A breach of contract is what occurs when one party to a valid contract fails to fulfill their part of the agreement. An example of this would be how the terms of a contract are what instructs the parties in terms of what they must do, and how they should do it, in order to maintain their promise. If one party does not do what the contract instructs that they do, the non-breaching party will be allowed to take legal action and can file a lawsuit against the breaching party in court.
A breach of contract may occur as either a partial breach, or a complete breach. Additionally, the court will consider whether the breach was a substantial breach, or only a minor breach. This will help the court determine what type of damages that the breaching party will be required to pay.
There are three main ways in which a party can be held liable for breach of contract:
- An Anticipatory Breach: Often referred to as anticipatory repudiation, this type of breach occurs when the breaching party informs the non-breaching party that they will not be fulfilling the terms of their contract. Once the other party has been notified of this, they can sue for breach of contract;
- A Minor Breach: A minor breach of contract is the result of when one party fails to perform a small detail of the contract. Under such circumstances, the entire contract has not been violated, and as such can still be substantially performed. This can also occur when there is a technical error contained within the contract, such as a wrong date, price, or typo within the terms of the contract; and/or
- A Material or Fundamental Breach: These are the most common types of breaches that are cited as the basis of a breach of contract action. They occur when the breach is so substantial that it essentially cancels the contract, due to the fact that it renders performance by either party impossible.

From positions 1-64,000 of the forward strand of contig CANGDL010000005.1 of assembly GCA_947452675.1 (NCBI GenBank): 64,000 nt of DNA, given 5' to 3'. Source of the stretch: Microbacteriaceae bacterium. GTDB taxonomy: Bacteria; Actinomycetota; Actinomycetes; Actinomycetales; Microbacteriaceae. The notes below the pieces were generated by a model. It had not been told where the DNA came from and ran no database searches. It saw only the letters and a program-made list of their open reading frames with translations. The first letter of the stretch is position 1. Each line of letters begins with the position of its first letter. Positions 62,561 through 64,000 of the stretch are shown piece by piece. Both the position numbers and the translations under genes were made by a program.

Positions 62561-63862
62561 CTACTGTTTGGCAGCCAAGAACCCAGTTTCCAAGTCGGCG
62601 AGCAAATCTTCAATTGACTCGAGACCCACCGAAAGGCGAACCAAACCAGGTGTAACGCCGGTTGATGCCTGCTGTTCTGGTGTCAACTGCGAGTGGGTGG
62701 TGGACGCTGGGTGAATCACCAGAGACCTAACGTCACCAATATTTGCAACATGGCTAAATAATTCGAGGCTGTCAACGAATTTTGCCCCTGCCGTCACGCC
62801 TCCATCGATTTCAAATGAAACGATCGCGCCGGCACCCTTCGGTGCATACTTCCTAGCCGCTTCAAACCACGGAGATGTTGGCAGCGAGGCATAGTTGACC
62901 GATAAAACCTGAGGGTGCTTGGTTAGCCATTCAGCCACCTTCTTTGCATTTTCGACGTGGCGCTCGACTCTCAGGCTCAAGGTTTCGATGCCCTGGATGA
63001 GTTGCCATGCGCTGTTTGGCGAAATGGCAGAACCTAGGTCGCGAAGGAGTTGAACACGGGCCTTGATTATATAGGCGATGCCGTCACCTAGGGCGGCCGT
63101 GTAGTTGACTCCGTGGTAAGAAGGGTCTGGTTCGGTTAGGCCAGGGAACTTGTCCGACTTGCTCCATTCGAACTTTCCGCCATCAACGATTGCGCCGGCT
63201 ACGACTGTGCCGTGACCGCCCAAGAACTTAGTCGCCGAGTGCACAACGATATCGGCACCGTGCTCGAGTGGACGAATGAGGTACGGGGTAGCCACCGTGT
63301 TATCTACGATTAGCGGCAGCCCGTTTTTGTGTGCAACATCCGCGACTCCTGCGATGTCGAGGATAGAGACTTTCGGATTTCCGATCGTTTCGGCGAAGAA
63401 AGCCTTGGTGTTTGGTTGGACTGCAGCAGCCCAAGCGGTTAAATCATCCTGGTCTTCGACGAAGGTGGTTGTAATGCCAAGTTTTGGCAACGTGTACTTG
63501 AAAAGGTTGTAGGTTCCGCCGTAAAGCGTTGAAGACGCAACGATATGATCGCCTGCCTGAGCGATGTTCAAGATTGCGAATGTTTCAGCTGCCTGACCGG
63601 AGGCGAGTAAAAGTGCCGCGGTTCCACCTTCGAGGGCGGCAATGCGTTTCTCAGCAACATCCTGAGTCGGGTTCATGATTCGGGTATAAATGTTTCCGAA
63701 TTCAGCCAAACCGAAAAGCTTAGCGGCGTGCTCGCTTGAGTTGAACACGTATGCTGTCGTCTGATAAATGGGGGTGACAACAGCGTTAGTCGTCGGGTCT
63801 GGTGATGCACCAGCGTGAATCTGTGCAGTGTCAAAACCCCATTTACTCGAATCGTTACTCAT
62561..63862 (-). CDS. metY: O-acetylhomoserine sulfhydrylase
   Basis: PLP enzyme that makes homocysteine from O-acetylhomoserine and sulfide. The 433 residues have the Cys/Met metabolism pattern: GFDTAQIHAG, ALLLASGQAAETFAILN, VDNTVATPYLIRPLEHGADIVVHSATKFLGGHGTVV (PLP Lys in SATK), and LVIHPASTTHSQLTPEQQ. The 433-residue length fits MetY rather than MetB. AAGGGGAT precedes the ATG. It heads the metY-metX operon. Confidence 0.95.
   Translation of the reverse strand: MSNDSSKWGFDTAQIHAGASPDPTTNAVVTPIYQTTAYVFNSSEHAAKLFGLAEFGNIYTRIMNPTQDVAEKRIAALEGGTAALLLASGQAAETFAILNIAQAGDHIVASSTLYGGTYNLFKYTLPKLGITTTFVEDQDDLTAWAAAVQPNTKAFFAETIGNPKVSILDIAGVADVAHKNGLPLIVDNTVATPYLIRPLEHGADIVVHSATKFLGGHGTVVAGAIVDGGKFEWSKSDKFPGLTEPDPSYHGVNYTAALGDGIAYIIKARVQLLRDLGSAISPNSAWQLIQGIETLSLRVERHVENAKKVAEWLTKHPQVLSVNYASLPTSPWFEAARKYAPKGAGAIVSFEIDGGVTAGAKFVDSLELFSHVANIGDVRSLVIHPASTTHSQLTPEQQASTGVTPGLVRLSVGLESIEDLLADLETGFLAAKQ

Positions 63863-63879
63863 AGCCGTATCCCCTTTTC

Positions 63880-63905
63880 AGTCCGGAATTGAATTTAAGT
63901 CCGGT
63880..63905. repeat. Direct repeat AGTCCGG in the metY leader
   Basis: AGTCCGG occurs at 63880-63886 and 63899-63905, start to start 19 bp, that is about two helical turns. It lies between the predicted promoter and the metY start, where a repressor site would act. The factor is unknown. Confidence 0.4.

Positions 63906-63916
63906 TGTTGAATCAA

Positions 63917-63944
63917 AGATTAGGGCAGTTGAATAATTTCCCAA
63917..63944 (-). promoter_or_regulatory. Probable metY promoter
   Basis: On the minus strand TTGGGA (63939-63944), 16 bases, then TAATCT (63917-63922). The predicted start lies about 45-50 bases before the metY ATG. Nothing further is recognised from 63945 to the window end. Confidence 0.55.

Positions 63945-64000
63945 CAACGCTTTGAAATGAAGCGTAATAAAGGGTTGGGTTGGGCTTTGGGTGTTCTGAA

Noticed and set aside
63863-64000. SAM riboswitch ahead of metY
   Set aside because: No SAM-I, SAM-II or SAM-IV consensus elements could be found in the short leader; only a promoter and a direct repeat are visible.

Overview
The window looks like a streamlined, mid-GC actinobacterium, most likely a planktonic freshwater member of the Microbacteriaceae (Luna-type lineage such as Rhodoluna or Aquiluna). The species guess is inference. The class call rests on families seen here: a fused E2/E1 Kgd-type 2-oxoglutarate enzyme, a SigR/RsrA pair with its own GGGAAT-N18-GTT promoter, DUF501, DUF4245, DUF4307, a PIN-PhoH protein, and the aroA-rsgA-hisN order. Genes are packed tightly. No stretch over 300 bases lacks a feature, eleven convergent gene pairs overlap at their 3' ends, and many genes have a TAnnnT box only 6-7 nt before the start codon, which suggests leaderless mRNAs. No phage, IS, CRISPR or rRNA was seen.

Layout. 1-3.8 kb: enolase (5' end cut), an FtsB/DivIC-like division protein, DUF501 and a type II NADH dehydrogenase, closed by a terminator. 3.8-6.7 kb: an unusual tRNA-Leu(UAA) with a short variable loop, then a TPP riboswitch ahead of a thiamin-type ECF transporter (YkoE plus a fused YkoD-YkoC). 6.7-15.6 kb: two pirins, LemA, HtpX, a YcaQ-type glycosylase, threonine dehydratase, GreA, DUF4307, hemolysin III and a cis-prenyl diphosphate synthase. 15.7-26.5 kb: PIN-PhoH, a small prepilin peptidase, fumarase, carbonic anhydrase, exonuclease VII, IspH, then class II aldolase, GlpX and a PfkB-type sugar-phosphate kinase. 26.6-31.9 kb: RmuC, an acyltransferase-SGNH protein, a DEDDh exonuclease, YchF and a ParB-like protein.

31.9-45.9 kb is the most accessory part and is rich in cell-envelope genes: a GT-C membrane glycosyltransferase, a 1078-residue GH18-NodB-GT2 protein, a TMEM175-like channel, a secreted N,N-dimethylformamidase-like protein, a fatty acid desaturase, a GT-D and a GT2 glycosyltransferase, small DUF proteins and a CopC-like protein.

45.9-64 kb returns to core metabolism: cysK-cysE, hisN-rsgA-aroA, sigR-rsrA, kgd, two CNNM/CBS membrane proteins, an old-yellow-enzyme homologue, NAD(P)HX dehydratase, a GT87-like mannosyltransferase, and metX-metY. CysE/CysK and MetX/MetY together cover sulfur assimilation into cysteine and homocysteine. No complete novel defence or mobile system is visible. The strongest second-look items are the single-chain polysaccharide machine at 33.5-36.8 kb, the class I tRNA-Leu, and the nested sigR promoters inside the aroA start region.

Some other ways in which a contract can be breached include:
- When the contract is fraudulent;
- If the contract was formed illegally is unconscionable; and/or
- When there is a mistake of fact present in the contract terms, which will be further discussed at length below.
The parties may have included conditions that are unique to their particular contract, which will specify when a party’s actions can be considered a breach. Additionally, state laws and the type of contract that it is (meaning whether it is a lease agreement, sales contract, government contract, etc.) may define other ways in which a contract can be breached.
What Is A Mistake Of Fact In Contract Law?
In contract law, a mistake of fact is what occurs when one or both parties involved in a contract have mistaken a term that is essential to the meaning of the contract. An example of this would be if the contract states that a shipment of “plates” is to be delivered. Here, the contract is referring to paper plates.
However, if one party believes it to be ceramic plates, it could be a mistake of fact. There are many cases in which a mistake of fact can result in the contract being voided. It is important to note that a mistake of fact is different from a mistake of law in that a mistake of law occurs where one party is mistaken regarding the application of a contract law.
Mistakes of fact are generally divided into two different categories: mutual mistake, and unilateral mistakes. A mutual mistake occurs when both parties are mistaken about the same term, while a unilateral mistake occurs when only one party is mistaken about an essential contract term. Depending on the facts of the circumstances, these different types of mistakes can result in different consequences for the contract.
A “mutual mistake” defense is raised by someone who is trying to avoid their obligation under a contract. This defense states that both parties to the contract relied on a mistaken assumption when entering the contract, which makes it void.